By Alexander Wallace
Greg Egan is not an author I associate with alternate history; he strikes me as a more modern version of Arthur C. Clarke or Isaac Asimov, with blunt prose, workmanlike characters, and diamond-hard scientific accuracy. I learned of him through /r/printSF, who loves him and his ilk (Peter Watts and Tom Sweterlitsch being others); I read his collection Axiomatic, which floored me. After reading five of his books, I figured that I had found his main tack.
But the September/October 2021 issue of Asimov’s Science Fiction Magazine made me question if that impression was misleading. I refer to his story Sleep and the Soul in that issue, which is an alternate history fantasy about sleep, or perhaps a lack of it.
Sleep and the Soul is one of those fantasy alternate history stories where the world resembles our own, but with some innate law of reality having been changed by the author, and from the perspective this change has been the case for time immemorial.
One example of this type of alternate history is Ted Chiang’s short story Omphalos in his collection Exhalation, a world where medieval formulations of cosmology and natural science coexist with a world that looks not too different from the contemporary twenty-first century.
That change is one in human biology: in this world of Egan’s, human beings rarely sleep. This change is examined within the context of a real place and time: Vermont in the 1850s, just after the passage of the Fugitive Slave Act by the United States Congress in the first decade of that year (an event that is mentioned by name). The protagonist is Jesse, a white laborer who is thought to have been killed at work in an accident. To his surprise, he finds himself waking up in his coffin and digging his way out. He makes his way to his parents’ home, and they are infuriated; they believe that a demon has possessed the corpse of their son.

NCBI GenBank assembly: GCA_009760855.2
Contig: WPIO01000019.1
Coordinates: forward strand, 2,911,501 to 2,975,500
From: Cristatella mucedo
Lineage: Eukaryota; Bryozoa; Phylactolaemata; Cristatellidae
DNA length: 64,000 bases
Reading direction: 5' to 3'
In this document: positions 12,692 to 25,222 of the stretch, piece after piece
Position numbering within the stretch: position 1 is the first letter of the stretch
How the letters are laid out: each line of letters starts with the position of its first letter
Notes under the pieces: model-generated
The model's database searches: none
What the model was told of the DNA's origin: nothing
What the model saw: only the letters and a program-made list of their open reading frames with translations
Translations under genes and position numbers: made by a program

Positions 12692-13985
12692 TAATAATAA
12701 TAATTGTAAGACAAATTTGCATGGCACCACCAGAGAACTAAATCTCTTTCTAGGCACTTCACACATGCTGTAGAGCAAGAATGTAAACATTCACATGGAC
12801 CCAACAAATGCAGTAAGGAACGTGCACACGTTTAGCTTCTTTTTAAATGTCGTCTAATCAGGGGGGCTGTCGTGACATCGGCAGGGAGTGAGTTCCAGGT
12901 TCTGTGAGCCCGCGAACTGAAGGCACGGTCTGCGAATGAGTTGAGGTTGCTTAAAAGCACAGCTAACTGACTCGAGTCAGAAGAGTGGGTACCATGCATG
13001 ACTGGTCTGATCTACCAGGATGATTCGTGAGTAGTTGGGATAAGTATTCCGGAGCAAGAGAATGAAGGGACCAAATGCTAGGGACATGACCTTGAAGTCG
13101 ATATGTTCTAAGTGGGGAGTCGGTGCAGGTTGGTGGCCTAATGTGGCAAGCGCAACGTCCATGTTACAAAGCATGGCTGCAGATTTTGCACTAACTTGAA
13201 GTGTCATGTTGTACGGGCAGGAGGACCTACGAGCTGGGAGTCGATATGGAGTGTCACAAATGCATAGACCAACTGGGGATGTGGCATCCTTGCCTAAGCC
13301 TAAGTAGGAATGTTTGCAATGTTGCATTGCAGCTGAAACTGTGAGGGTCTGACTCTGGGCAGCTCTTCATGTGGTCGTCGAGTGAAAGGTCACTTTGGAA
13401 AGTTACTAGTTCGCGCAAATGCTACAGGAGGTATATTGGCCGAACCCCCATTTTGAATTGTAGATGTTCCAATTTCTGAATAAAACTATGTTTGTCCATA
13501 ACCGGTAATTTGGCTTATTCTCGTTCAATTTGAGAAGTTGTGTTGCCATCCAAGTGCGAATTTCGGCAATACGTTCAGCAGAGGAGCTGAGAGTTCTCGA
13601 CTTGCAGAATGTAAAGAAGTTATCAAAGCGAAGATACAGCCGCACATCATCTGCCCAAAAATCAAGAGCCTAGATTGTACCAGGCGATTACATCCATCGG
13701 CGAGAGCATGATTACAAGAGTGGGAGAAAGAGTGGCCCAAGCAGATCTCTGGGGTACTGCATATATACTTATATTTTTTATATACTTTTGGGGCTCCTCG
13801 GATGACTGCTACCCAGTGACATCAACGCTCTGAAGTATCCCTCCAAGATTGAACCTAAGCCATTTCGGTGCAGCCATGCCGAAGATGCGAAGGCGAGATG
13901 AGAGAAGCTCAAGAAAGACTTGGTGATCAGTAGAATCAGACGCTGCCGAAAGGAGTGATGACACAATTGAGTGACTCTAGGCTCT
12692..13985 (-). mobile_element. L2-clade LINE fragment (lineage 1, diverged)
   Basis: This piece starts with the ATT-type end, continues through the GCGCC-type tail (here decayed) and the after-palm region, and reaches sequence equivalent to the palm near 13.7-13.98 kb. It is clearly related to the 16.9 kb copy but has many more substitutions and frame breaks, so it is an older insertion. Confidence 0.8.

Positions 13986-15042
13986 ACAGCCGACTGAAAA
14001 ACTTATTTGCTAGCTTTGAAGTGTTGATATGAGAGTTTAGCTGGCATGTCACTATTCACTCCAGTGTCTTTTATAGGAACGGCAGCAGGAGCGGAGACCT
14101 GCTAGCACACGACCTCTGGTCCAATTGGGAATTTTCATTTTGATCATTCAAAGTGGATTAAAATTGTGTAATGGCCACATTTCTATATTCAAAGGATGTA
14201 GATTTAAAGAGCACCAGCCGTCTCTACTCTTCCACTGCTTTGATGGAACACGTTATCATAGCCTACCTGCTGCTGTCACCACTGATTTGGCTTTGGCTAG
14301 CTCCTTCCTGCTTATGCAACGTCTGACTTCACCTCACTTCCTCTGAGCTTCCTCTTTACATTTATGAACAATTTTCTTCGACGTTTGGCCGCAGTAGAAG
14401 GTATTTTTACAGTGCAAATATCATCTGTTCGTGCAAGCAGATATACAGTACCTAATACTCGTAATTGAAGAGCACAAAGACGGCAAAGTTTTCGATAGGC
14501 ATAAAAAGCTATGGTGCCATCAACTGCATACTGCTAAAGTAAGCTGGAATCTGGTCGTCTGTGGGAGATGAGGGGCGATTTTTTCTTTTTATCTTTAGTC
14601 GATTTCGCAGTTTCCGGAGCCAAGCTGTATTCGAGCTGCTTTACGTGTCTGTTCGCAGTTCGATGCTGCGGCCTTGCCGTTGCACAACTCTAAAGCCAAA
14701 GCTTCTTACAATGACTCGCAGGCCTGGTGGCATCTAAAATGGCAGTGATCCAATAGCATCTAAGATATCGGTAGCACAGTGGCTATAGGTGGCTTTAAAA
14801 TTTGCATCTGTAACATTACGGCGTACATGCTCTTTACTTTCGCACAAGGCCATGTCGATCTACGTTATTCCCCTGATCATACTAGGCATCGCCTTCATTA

What ensues is a story that feels very authentic to the time period. This includes a brief role for a famed entertainer of the period, but more broadly encompasses a social upheaval about the role of sleep in a society where it is rare that nevertheless feels like antebellum America. There is the expected moral panics, and a robust lecture circuit that is used in Jesse’s favor. The story becomes the most interesting when Jesse’s plight intersects with the contemporary abolitionist movement, which strikes me as to why Egan (an Australian) chose to set it in this time and place specifically.
Sleep and the Soul is more focused on character than much of Egan’s work (but he has some, which rank as his best work, like The Cutie or Oceanic). Jesse is a believable man for 1850s Vermont, salt-of-the-earth and proud of his work, thrown into national prominence by dent of coincidence. He is likeable, fairly liberal for his day, and responds to his unwanted fame as most people would. His development is the story’s greatest strength.
Sleep and the Soul is not your typical alternate history story, but it is one worth reading. It shows, once again, that magazines still provide fertile ground for good alternate history to grow and to flourish. We would do well to follow Egan’s example here.